After what the general secretary of the ruling African National Congress called a robust and difficult debate earlier this week, South African President Jacob Zuma has kept his job.
Gwede Mantashe insisted there wasn’t any no confidence debate and the decision of the ANC’s National Executive Committee was taken on consensus.
No fewer than four members of his Cabinet called for President Jacob Zuma, decimated by a series of corruption allegations against him, to stand down.
The consensus in the National Executive Committee, which has never voted on an issue, went in Zuma’s favour.
ANC General Secretary Gwede Mantashe says there will be no vengeance sought against them within the NEC.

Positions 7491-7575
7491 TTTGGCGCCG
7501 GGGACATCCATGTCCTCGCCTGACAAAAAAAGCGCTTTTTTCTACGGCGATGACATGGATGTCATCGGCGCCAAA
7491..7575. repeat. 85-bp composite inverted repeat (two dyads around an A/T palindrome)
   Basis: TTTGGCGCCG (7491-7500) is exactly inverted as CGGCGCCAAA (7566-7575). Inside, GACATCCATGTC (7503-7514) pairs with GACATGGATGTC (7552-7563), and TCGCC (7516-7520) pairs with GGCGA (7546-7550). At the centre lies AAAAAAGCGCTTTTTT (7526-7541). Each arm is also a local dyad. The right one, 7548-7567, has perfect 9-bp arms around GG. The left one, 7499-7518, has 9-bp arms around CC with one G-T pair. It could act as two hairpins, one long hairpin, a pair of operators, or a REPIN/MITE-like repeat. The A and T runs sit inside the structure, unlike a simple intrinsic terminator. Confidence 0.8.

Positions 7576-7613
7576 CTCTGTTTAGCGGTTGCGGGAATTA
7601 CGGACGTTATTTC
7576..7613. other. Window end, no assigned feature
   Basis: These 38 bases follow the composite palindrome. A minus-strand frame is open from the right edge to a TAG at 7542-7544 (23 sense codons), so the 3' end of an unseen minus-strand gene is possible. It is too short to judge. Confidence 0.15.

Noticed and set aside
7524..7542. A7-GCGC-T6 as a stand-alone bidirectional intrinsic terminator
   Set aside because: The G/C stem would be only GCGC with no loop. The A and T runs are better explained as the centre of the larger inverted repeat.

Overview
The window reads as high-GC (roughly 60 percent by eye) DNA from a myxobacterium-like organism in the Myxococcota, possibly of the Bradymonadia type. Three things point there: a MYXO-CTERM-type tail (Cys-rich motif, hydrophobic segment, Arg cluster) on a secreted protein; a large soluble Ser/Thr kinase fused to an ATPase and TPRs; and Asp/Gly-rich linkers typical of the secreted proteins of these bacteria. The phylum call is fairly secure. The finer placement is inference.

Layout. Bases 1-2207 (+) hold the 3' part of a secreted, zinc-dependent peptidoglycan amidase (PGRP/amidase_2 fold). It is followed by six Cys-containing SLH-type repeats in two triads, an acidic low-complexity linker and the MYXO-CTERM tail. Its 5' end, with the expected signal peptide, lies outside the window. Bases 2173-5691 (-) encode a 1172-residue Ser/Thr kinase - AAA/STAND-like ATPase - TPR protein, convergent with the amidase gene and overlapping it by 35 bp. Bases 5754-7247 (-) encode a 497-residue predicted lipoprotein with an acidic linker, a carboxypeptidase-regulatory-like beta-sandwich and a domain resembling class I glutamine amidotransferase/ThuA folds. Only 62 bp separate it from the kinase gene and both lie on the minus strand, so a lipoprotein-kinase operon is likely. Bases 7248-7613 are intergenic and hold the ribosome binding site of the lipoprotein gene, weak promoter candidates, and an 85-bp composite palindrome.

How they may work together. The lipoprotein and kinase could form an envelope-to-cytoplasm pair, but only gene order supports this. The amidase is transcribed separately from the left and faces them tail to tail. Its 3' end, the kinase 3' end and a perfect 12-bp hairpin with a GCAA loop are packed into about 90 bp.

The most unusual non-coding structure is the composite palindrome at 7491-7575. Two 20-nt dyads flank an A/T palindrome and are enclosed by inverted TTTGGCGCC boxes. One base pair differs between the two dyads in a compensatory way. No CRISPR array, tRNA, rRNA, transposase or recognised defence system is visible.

What they say and do in Cabinet could, however, determine their political futures.
The plot to unseat Zuma came as a complete surprise to some senior members who raced to the NEC meeting that was extended into a fourth day on Monday.
It was far and away the most serious threat Zuma has faced since coming to power in 2009.
Months earlier, the party that has been in power since the end of apartheid in 1994 “recalled” President Thabo Mbeki for marginalising the leadership.
Zuma retains the presidency despite having been found by the Constitutional Court to have disregarded his constitutional obligation as chief executive.
He has taken decisions that have cost South Africans billions of rands and led the party to sharp political setbacks in local elections earlier this year.